The Philippine economy, battered by the year-long pandemic, faces a positive outlook for 2021 because “essential elements” are in place for a much-needed rebound.
Bangko Sentral ng Pilipinas (BSP) Governor Benjamin Diokno said multilateral agencies forecast a 6.6% economic growth by yearend, following a 9.5% contraction last year.
The national government earlier gave a 6.5% to 7.5% projected growth for 2021. Foreign analysts gave a higher forecast of 6.1% to as high as 9.6%, said Diokno.
Indicators have shown “the Philippine economy has the essential elements to post a strong recovery this year.” The rise in quarterly gross domestic product is one such indicator.
Diokno said the economy posted a moderate decline – 11.4% in the 3rd quarter against 8.3% in the 4th quarter – attributed to the reallocation of resources to sectors that needed most assistance.
“This is expected to continue in the succeeding quarters of 2021 with the calibrated reopening of businesses and mass transportation, the relaxation of age group restrictions, and the planned roll out of Covid-19 vaccines,” the BSP chief said.
Consumer and business confidence also posted encouraging numbers. Business confidence index for the next 12 months increased to 57.7% from the previous quarter’s 37.5 %. Consumer confidence remained positive at 23.6%.
Meanwhile, the BSP’s January survey of private sector economists showed a mean inflation forecast for 2021 of 3.4%, up from 3.0% in December 2020.
“Analysts expect inflation to remain benign and within the target. Their assessment of risks to the inflation outlook is tilted to the upside owing to supply disruptions and improvement in domestic demand,” Diokno said.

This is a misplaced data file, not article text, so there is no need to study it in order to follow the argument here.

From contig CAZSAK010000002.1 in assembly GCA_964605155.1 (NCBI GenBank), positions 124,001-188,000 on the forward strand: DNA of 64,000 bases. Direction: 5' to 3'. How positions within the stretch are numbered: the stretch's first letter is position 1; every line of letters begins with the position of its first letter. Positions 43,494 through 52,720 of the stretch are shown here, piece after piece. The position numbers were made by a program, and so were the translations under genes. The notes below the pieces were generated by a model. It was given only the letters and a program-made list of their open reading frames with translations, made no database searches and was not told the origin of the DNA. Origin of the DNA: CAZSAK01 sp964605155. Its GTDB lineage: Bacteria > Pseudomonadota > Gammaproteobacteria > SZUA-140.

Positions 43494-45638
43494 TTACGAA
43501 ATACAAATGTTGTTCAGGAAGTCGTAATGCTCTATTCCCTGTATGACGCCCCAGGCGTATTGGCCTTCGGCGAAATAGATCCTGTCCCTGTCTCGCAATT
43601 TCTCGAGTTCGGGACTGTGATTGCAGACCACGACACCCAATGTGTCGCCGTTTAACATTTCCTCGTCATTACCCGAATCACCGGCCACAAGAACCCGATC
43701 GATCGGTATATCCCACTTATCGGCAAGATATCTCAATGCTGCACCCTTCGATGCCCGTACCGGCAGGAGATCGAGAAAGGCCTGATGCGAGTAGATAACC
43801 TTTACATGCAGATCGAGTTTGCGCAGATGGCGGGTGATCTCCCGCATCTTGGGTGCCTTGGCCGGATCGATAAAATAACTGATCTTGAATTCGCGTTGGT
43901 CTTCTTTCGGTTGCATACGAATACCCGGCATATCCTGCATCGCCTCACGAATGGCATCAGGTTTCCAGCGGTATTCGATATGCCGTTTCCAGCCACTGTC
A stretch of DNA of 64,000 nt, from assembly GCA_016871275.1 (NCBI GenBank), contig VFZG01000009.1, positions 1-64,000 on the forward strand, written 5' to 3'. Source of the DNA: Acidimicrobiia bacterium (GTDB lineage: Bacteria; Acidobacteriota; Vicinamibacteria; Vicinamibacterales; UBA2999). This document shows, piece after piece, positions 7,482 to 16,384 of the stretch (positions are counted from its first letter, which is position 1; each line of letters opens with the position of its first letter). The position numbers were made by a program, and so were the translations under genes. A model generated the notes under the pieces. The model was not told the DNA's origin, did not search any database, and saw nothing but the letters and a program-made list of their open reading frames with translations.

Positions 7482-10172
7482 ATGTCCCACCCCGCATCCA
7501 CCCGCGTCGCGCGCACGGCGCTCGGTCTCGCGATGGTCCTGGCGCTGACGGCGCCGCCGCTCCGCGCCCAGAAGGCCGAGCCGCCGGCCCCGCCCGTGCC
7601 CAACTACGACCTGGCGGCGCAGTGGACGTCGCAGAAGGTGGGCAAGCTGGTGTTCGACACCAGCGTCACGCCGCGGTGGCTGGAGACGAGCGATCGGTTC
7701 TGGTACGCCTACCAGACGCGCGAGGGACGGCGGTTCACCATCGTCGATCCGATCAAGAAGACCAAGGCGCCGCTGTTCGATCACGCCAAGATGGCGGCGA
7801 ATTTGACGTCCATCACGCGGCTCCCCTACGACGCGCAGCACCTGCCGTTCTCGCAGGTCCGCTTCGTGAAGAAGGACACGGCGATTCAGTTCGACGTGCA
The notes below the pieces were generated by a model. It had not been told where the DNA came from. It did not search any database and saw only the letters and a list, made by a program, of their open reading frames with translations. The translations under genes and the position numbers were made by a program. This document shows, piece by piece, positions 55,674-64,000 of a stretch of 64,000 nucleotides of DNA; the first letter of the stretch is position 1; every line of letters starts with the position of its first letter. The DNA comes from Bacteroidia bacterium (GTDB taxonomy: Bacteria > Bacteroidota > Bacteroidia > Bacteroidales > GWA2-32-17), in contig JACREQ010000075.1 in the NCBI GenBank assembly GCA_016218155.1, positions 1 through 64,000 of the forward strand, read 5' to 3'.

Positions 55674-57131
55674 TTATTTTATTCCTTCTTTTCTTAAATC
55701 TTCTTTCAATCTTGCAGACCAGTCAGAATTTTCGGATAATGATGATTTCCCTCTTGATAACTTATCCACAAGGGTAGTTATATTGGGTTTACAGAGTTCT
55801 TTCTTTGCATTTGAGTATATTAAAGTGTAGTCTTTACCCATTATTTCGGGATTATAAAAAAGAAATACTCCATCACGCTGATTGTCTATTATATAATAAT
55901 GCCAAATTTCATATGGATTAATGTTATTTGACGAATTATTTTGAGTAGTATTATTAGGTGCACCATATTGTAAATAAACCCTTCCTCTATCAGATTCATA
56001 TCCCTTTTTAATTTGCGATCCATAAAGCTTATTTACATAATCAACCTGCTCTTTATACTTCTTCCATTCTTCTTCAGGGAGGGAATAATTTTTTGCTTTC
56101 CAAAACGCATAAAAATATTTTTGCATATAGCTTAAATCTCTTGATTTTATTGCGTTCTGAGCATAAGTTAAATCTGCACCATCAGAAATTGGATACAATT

He added that the balance of payments position posted an all-time high surplus of $16.02 billion in 2020, providing “another source of optimism.”
The country can tap international financing inasmuch as foreign obligations carry fixed interest rates, unaffected by foreign exchange fluctuations, Diokno said.
He said, “The capital and liquidity buffers that the Philippine banks built in compliance with the BSP regulatory requirements and years of favorable banking conditions proved to be useful.”
In the midst of the pandemic, high levels of bad debt has remained manageable, with nonperforming loans and nonperforming assets at 3.1% and 2.1%, respectively, by end-2020, the BSP Governor added.
Diokno and Finance Secretary Carlos Dominguez III have been credited largely for the country’s strong economic and fiscal fundamentals.
Dominguez said the government could fulfill its funding requirements for this year.
“The large structural liquidity of our financial system will enable us to continue prioritizing domestic financing to mitigate the build-up of foreign exchange risks,” added Dominguez.